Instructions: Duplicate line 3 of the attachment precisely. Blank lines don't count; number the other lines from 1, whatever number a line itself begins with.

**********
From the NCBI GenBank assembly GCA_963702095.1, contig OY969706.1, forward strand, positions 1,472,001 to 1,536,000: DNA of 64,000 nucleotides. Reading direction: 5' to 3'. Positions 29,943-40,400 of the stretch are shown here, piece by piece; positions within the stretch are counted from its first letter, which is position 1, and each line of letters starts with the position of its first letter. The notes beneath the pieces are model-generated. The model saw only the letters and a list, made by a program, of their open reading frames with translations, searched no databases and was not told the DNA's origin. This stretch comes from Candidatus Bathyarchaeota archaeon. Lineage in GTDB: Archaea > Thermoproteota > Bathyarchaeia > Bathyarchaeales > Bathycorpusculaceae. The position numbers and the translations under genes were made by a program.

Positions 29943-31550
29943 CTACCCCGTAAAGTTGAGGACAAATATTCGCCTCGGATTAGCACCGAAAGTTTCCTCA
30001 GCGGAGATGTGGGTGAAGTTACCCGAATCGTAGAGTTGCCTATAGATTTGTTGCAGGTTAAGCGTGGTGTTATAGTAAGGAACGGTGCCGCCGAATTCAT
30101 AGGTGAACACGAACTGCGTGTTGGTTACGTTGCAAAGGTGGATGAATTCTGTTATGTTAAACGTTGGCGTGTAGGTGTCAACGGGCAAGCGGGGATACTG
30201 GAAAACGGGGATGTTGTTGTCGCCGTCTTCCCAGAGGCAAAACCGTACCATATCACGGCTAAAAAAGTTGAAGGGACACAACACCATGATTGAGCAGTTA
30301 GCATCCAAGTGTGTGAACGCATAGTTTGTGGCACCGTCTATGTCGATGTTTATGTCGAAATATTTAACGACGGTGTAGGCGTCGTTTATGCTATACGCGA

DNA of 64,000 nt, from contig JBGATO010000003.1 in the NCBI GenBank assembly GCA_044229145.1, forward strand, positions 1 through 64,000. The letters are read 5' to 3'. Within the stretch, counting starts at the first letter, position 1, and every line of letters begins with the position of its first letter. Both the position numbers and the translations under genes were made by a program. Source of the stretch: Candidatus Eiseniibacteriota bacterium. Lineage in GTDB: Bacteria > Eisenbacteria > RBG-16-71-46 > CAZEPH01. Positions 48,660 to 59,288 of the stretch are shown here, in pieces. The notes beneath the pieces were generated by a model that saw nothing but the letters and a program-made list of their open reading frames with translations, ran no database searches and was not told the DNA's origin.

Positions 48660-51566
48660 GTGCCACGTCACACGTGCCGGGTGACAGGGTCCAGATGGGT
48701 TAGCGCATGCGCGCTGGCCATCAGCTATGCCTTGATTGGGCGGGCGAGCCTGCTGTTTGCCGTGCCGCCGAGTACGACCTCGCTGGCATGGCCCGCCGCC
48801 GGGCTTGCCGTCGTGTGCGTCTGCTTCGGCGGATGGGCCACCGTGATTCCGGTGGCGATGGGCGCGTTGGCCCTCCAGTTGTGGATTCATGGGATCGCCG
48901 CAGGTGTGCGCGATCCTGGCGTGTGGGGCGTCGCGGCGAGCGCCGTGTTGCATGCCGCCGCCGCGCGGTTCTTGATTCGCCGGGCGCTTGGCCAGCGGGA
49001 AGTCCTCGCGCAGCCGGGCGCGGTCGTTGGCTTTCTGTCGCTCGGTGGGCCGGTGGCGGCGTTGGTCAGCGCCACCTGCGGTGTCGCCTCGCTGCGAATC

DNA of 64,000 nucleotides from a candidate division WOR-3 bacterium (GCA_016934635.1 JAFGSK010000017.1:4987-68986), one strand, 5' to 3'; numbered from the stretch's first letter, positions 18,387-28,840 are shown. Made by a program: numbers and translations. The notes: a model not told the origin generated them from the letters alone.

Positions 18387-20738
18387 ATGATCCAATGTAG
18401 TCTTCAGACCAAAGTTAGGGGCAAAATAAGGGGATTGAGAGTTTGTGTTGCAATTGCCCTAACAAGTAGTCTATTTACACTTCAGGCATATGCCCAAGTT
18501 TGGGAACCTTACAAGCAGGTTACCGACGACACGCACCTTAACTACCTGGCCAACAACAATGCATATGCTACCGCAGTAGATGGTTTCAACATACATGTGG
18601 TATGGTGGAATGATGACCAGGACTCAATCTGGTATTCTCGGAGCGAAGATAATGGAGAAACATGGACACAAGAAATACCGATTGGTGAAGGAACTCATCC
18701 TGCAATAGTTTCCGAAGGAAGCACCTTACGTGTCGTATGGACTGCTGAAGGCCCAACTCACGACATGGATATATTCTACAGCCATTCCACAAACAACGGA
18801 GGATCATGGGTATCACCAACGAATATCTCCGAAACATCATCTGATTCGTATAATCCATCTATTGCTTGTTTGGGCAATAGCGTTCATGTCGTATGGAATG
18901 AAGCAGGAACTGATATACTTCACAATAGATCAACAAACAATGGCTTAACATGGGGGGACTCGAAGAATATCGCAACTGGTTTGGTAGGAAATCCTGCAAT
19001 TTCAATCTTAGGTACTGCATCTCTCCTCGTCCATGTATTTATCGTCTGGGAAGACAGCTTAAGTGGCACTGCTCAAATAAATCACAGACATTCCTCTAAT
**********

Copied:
29943 CTACCCCGTAAAGTTGAGGACAAATATTCGCCTCGGATTAGCACCGAAAGTTTCCTCA